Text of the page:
IFRS 9 Overview
International Financial Reporting Standard 9 (IFRS 9) came into force on 1 January 2018. With it came a principle change in how credit risk loss allowances are calculated for recognition on the balance sheet. The new standard requires losses to be recognised on an expected basis, unlike the incurred method as directed under the IAS 39 approach. Any accounts that have experienced a significant increase in credit risk since inception must have their lifetime expected loss considered, with 12 months expected losses considered for all other accounts.
We are recognised as thought leaders in this area and have been involved in over 20 IFRS 9 projects either designing, developing, validating or advising. Through this we have gained a deep understanding of the methodologies available, key decisions to drive the level and volatility of allowances and observed challenges of development and implementation. We have also been involved in the audit process and so understand the approach of auditors and their expectations.
The requirement for IFRS 9 services continues as we:
Focus on supporting our clients with phase 2 / post implementation optimisation such as production of value-added reporting, model monitoring, governance and ongoing maintenance
Support new entrants into the UK financial services market - we have designed a specific approach applicable for organisations who do not have any historical data to model from
Recognise that a new approach for MI needs to be considered for IFRS 9 given the increased number of moving parts and the use of forward looking information for loss emergence
Provide the on-going macro economics scenarios for forward looking elements inputs (click here for information on 4most’s economic service)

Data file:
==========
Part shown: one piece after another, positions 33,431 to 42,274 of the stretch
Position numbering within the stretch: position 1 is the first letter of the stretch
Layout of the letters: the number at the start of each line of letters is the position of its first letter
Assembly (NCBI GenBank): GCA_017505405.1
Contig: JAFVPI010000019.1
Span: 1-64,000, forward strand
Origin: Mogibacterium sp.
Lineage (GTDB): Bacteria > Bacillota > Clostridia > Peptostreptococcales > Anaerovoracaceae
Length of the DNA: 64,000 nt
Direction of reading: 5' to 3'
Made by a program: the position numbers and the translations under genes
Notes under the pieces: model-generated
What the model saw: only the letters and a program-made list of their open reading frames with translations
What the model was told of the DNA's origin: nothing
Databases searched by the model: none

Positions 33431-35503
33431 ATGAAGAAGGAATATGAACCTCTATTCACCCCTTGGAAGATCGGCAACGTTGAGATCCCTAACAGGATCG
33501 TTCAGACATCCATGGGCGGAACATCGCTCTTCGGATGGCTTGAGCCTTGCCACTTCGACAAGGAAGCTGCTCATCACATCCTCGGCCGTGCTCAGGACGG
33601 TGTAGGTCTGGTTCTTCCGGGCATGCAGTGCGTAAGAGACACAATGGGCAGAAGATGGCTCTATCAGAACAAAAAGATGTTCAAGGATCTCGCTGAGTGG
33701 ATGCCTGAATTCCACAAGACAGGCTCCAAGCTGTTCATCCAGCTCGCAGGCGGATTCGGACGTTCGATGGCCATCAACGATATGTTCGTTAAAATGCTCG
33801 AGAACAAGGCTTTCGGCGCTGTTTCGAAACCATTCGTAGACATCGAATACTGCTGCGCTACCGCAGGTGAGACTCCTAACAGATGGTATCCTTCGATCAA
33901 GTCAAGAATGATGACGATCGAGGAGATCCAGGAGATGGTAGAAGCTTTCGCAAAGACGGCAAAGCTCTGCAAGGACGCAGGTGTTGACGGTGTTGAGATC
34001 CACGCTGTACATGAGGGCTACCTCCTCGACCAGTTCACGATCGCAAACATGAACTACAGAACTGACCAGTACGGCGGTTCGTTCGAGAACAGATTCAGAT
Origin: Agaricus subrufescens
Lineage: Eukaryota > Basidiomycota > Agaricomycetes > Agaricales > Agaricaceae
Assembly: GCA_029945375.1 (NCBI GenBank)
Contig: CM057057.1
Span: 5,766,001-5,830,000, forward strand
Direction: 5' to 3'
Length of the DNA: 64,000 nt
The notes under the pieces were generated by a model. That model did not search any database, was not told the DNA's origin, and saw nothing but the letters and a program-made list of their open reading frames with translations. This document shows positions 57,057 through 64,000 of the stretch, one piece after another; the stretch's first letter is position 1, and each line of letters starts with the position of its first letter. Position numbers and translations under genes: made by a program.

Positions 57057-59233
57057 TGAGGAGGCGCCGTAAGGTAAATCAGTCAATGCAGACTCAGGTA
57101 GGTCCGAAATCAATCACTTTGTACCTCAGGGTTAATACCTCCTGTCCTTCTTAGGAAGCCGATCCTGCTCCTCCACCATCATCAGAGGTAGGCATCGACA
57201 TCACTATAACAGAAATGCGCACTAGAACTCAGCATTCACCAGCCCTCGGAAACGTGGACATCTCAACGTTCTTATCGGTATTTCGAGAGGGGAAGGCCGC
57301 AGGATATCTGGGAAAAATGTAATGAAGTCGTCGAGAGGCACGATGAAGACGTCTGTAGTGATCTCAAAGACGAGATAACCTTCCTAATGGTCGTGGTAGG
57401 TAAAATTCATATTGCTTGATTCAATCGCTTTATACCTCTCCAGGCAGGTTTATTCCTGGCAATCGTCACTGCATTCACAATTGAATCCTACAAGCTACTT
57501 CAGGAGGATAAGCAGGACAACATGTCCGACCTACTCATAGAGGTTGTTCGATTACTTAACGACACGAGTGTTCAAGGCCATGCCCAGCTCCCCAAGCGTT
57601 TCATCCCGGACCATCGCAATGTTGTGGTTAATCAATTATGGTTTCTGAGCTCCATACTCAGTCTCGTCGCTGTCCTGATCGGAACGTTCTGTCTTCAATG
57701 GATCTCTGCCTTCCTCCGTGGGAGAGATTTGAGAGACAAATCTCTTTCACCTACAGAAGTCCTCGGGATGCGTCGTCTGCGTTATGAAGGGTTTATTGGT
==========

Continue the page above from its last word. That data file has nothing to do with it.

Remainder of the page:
Recognise that significant benefits can be gained through the utilisation of the model in a range of other capacities, these include:
Return optimisation – the lifetime risk view provided from the IFRS 9 models can be used in a lifetime returns engine to drive optimal acquisition decisions and ensure that risk vs reward are aligned for all approvals. This includes the development of risk based pricing and cut-off models
Forecasting and stress testing – the ability to model the risk evolution with varying economic scenarios allows the output to be used to forecast both impairment and RWA expectations of the life of all assets and, with adjustments, can also accommodate new business expectations. The inclusion of severe economic scenarios also allows the same model to be utilised for stress testing purposes
Portfolio monitoring and reporting – the availability of the granular lifetime estimates enables detailed forward looking reporting to be produced for committee MI packs. These add significant information to standard arrears measures and can provide early warnings of emerging risks or risk appetite breaches.